David Weed
Ansys Employee
Hi Afrah First, I'll address the role of the number of substeps or time step size for SMART static crack growth. For static crack growth, the number of substeps should be set by the user such that in two or three substeps, the SIF/Jint threshold value is reached. Once static crack growth begins, the time step values set under "Step Controls for Crack Growth" in the details of the SMART crack object should take over. Furthermore, in order to utilize the SMART step controls, under Analysis Settings you need to set Auto Time Stepping to 'On'. Otherwise, if you explicitly control the number of substeps, the SMART step controls will never be triggered. This in turn will lead to widely different results for let's say 10, 50, or 100 substeps for the same analysis. In general, setting the substep controls for static crack growth differs from fatigue crack growth in that for fatigue crack growth you explicitly set the number of substeps to calculate a given number of delta_a values (and you turn off Auto Time Stepping). One technique that users employ is to first carry out a fracture analysis without SMART (just a regular quasi-static analysis) in order to determine at what pseudo time the critical SIF/Jint value is reached. This will then give them an idea of what size to make the initial time step so that this threshold is reached in just a couple of time steps. Then, you simply use that initial time step value in your actual SMART crack growth analysis while setting Auto Time Stepping to 'On'.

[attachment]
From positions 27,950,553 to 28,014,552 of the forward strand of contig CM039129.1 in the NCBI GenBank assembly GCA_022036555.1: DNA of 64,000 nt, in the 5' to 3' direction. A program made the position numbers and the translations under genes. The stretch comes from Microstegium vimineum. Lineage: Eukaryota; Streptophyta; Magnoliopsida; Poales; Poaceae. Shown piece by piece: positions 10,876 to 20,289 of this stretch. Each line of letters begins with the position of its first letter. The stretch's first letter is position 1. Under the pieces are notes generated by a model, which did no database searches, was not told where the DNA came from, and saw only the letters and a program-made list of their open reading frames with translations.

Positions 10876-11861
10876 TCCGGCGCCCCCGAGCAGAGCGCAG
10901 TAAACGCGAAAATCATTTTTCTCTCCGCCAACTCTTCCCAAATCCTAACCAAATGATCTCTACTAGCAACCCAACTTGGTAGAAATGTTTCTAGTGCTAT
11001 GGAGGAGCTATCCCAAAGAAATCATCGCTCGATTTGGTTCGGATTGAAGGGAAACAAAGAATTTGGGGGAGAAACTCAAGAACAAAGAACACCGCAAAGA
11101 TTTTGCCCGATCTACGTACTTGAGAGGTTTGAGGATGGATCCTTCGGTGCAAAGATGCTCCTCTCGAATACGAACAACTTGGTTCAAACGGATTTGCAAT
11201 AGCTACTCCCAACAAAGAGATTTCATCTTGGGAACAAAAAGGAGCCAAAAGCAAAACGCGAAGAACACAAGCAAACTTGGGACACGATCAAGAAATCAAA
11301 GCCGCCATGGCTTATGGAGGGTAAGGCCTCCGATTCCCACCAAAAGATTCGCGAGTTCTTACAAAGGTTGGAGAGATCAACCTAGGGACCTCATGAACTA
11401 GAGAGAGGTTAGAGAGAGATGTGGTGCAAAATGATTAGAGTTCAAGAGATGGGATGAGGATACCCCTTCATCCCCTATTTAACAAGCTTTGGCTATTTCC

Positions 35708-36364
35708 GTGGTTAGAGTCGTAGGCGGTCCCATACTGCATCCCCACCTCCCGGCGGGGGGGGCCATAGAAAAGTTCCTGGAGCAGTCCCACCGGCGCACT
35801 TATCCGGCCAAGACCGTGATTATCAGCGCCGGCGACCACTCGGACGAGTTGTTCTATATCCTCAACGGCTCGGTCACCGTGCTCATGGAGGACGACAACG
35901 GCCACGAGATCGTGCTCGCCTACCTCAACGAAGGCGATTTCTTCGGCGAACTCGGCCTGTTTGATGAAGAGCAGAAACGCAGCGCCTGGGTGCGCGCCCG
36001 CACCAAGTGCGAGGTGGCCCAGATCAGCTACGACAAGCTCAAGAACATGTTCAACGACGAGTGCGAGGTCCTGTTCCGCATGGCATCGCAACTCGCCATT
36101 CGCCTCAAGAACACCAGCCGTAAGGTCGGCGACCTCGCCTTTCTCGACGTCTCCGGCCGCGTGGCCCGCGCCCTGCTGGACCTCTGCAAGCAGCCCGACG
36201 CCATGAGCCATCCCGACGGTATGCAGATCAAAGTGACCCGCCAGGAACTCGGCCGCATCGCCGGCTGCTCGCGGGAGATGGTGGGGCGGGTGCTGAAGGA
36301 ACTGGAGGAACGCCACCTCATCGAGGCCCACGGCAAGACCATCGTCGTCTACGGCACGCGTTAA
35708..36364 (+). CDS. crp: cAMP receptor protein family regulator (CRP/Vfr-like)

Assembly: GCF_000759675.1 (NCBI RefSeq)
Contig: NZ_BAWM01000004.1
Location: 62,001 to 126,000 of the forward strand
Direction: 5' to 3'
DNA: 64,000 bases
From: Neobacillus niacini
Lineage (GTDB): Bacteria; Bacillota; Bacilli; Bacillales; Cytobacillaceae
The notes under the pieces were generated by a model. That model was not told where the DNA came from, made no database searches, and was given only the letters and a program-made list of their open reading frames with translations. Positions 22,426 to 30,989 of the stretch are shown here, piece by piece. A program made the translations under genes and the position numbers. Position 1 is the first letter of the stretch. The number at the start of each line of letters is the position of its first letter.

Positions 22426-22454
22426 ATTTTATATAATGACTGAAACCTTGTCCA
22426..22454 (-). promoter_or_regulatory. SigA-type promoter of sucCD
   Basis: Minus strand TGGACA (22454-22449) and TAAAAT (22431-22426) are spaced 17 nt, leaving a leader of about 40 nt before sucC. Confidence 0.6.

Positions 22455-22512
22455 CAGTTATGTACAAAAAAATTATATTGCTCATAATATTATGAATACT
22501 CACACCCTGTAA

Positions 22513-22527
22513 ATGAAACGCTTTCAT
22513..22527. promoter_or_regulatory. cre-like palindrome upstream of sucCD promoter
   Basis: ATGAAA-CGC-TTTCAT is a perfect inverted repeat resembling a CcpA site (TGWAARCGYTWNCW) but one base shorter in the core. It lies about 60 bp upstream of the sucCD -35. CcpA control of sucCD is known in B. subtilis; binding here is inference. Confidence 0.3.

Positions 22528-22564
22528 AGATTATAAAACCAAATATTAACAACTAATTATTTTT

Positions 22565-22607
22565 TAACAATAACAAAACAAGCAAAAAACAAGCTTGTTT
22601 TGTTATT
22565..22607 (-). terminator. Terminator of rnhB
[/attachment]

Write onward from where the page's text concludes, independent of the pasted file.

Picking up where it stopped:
In general, make sure that the mesh is refined enough around the crack area to yield reasonable results. It may help to first perform a mesh convergence study without without SMART. There are some relevant sections on fracture meshing in the Mechanical User's Guide: section Performing a Fracture Analysis -> Fracture Meshing and in section Troubleshooting -> Problem Situations -> Fracture Meshing Problems.
I hope that this helps. If anything can be clarified, please let me know.